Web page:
Posted December 3, 2020

Art as resilience in a time of isolation


Virtual therapeutic art workshops allow students at Tyler School of Art and Architecture and Drexel University to connect during the pandemic.

Temple University and Drexel University students show off their art work.
Photography By: 
Courtesy of Lisa Kay
The workshops are a collaboration between Tyler School of Art and Architecture and Drexel University.

When the world was forced to physically distance in March, Associate Professor Lisa Kay, program head of art therapy at Tyler School of Art and Architecture, worried that students would lose out on a crucial part of the program experience: interning in the field. 

“During nonpandemic times, our senior art therapy majors are out working under art therapists, social workers and school counselors, with people in schools, community centers, hospitals, nursing homes—a lot of different contexts,” said Kay, who also serves as the department chair of art education and community practices at Tyler. “So we had to come up with another way for students to have a ‘simulated’ fieldwork experience.”

This meant reenvisioning what art therapy placements might look like in a virtual space. Kay jumped on the opportunity to collaborate with Natalie Carlton, associate professor and director of art therapy and counseling at Drexel University. Carlton, in turn, brought in graduate student Hanna Lee to act as the facilitator of the weekly groups. Tyler Adjunct Instructor Michaela Herr, who works as an art therapy supervisor to Temple students, became a participant-observer in the weekly groups.

The workshops model how to engage people in therapeutic art practices. Though the virtual delivery and Zoom setting is unusual, the workshops have the same goals as in-person wellness support groups, including sharing in self-care and cultivating resilience. These virtual workshops have a set structure: introductions, a question ice breaker, an art warm-up, an art activity, and a period dedicated to optional sharing of participants’ art, their processes, or both. 

The students enjoy how different these workshops are from their typical online classes. “They are a space for everyone to create for an hour and just talk, and if you have any questions about art therapy you can always ask,” said Gianna Pagano, Class of 2020. “I feel like that hour of time is very interactive.”

After the groups take place, the students discuss them in their Fieldwork in Art Therapy course, sharing what techniques of facilitation and media use worked and what didn’t, as well as what could be done differently. As placements have adapted to the pandemic, the students have been able to use their skills to connect to the community, piloting Zoom therapeutic art workshops at settings as diverse as Magee Rehab, Children’s Hospital of Philadelphia (CHOP), ARTZ Philadelphia and the Temple Wellness Resource Center. Each workshop must be customized for the specific population, and can be “tweaked or changed for the variety of sites that they’re placed at,” said Herr.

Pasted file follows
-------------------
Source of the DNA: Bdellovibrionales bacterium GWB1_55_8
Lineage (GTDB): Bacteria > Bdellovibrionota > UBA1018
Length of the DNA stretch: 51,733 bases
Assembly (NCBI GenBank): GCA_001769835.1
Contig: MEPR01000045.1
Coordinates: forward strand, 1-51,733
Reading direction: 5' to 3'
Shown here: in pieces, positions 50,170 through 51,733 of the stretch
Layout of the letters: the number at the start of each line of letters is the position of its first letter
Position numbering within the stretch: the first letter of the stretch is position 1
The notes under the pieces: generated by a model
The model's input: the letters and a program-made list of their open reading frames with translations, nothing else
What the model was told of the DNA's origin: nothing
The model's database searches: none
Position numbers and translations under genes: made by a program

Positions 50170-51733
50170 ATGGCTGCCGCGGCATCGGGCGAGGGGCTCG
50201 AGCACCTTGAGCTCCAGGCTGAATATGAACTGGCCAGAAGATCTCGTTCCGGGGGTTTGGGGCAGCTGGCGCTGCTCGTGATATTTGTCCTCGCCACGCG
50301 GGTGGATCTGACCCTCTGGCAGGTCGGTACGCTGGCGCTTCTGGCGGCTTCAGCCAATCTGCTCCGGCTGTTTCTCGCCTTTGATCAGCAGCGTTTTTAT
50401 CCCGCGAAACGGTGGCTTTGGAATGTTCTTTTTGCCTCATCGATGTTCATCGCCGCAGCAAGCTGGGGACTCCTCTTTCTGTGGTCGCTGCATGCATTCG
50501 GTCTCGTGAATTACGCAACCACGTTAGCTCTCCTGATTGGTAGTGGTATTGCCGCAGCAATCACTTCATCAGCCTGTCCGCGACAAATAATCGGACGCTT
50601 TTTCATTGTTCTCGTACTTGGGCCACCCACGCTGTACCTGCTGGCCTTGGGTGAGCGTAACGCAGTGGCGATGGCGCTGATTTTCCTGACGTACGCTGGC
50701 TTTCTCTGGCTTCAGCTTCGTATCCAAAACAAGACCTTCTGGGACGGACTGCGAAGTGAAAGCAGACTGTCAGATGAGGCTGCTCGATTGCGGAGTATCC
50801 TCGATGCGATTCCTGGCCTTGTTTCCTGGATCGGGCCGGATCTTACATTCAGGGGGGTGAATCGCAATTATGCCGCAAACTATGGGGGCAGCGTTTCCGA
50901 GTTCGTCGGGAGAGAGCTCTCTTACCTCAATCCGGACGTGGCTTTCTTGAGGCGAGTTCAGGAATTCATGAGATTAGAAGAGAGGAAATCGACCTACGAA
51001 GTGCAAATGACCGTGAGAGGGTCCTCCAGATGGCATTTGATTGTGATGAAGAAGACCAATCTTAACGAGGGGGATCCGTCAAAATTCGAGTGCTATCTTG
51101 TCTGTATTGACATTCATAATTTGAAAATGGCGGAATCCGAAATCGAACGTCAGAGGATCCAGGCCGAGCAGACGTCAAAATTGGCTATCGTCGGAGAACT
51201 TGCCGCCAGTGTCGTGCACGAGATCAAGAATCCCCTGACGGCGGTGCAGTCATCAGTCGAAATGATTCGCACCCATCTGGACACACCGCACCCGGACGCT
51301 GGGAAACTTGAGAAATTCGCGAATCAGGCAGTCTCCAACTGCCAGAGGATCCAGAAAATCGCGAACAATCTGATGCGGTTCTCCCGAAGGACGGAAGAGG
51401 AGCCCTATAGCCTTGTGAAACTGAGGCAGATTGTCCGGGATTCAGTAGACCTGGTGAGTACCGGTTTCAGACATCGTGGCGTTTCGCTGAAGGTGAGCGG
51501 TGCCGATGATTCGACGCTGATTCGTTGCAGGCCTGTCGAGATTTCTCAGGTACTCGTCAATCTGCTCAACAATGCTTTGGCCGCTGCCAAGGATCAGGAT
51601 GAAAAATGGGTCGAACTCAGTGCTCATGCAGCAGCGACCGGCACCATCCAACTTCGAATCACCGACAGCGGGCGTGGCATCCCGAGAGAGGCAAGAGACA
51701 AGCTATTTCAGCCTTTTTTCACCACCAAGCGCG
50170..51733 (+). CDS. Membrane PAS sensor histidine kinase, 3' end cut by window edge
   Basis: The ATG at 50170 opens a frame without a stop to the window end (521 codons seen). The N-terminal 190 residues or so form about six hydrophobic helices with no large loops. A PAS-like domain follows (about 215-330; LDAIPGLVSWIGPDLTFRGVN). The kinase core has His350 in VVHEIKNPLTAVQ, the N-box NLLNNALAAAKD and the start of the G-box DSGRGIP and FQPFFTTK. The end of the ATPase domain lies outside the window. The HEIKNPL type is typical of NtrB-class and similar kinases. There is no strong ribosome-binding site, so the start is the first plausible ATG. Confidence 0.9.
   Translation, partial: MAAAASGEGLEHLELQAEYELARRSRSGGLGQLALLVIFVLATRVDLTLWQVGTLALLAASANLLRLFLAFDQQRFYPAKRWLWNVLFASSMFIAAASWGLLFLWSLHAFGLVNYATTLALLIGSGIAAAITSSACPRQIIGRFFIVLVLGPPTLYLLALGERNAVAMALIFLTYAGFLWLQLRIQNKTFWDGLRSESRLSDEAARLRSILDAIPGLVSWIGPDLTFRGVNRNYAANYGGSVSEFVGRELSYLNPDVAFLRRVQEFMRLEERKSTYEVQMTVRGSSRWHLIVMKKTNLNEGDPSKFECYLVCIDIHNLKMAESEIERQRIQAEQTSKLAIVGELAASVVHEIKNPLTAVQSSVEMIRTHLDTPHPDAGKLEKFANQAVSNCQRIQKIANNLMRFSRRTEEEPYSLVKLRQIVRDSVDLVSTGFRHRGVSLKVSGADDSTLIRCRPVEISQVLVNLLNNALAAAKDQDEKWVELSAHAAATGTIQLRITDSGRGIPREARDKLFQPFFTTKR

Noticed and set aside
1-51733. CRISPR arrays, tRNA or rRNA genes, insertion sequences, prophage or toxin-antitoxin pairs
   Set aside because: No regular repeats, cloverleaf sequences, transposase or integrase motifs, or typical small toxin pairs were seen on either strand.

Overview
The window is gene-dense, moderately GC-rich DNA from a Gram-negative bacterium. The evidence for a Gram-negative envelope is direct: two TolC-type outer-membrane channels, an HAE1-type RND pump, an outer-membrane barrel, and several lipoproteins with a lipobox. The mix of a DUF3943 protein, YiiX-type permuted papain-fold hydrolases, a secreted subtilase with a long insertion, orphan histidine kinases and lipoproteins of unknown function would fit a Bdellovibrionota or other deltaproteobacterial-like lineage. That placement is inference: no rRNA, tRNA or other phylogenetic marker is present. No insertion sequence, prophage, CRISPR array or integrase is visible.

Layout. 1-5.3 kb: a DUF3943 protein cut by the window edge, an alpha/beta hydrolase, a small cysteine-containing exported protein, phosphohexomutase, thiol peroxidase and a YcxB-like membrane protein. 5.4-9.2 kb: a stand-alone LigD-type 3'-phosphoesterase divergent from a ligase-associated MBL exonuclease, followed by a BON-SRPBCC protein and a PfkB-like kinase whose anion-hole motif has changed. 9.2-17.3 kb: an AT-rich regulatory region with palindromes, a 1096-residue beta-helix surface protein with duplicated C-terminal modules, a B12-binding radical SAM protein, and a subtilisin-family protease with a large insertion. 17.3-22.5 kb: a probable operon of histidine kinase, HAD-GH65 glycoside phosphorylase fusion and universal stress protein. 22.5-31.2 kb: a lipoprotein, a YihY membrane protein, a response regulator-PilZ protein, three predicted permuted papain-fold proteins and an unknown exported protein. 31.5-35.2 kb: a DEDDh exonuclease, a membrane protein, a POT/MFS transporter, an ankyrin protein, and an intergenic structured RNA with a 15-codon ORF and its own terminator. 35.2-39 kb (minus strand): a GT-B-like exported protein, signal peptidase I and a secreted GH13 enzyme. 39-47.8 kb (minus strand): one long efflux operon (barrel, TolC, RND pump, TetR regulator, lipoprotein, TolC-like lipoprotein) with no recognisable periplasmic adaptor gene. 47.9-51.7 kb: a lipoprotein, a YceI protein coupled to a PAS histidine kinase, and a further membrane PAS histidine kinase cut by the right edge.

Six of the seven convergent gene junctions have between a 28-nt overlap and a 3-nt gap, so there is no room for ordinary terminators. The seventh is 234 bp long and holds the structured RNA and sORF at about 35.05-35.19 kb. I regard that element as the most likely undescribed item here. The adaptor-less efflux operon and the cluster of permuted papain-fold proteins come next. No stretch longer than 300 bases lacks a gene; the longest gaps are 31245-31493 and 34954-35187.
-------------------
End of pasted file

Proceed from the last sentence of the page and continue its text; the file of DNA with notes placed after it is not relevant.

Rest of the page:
Though it can be challenging to create the same level of intimacy in an online setting as an in-person one, the students think these groups managed to strike the right balance. “I felt like even though it was on Zoom, we were able to create connections very similar to what we would have been able to do in person,” said Marissa Ziobro, Class of 2020, another workshop participant.

“I really liked the one activity we did where we made the little self-care books. We got to write different self-affirmations in a group chat, and could choose the ones from other people [to represent how we were feeling],” said classmate Isabel Kohuth, Class of 2020. “It was nice to hear what other people were telling themselves during these times, to reaffirm that we’re all going through it, since we’re in a pandemic.” 

The content of the workshops varies, but often coincides with what is going on in everyone’s lives. “There’s a lot of weight and a lot of heaviness in the world,” Herr said. “I think we’re just reading the general vibe of what’s going on in our country and society, and so there have been themes of the pandemic and just missing that element of connection.” 

Lee agreed: “I know that for myself, it’s easier for me to process things through art making before I can put words to difficult thoughts and feelings, so hopefully these groups are allowing students to do the same, or at least gain an understanding of how they could do this on their own.”

The students agreed that Lee's mentorship helped them feel comfortable sharing and being honest, which led to the creation of more visceral artwork.

“You have to integrate fun and humor into your self-care because there's been so much intensity,” said Herr. “It's not always deep, dark things. It's a lot of playful interactive and helpful prompts that connect us and also enable us to do some self-reflection.”

Due to the success of this effort, Kay plans to continue this collaboration in the 2021 spring semester and beyond. Meanwhile, Kohuth, Vassa, Ziobro and Pagano are currently exhibiting their work at Tyler’s virtual art gallery, STELLA, in their capstone entitled “Through Our Eyes.”

—Sonia Belasco